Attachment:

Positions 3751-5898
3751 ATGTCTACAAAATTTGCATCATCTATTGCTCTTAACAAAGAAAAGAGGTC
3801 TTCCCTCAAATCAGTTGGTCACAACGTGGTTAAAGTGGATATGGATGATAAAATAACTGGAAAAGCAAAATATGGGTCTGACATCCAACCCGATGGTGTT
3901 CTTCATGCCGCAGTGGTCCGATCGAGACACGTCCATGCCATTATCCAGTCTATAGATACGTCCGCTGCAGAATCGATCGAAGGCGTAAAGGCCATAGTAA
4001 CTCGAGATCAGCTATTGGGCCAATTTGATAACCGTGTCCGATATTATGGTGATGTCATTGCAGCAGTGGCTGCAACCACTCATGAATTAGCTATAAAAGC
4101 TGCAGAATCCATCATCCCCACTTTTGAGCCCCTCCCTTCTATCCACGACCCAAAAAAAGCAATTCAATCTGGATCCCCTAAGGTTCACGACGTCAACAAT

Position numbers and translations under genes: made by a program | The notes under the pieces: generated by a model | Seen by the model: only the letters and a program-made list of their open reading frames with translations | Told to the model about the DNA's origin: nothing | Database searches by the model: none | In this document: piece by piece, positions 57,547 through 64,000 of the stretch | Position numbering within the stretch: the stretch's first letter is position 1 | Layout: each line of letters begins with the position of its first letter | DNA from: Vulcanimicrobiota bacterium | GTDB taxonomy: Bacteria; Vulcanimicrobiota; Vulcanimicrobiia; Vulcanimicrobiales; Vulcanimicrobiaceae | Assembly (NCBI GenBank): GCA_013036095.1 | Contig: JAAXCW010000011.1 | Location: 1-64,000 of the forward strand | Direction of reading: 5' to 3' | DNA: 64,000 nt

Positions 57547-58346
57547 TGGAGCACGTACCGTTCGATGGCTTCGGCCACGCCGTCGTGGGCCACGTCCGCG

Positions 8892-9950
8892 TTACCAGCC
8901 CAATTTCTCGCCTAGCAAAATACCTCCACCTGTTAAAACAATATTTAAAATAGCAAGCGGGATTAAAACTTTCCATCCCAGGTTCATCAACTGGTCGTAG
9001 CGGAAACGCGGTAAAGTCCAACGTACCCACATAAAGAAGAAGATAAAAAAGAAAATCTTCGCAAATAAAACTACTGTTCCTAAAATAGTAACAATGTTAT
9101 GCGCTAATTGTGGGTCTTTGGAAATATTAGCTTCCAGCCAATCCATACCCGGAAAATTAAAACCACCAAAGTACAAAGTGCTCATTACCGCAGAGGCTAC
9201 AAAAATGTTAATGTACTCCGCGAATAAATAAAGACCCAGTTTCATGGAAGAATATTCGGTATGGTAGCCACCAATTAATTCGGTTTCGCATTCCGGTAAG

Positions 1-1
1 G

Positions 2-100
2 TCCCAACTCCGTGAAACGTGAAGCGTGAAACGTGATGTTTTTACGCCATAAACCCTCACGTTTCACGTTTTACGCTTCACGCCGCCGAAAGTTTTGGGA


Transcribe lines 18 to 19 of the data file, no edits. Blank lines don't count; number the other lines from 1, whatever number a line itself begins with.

Positions 2-100
2 TCCCAACTCCGTGAAACGTGAAGCGTGAAACGTGATGTTTTTACGCCATAAACCCTCACGTTTCACGTTTTACGCTTCACGCCGCCGAAAGTTTTGGGA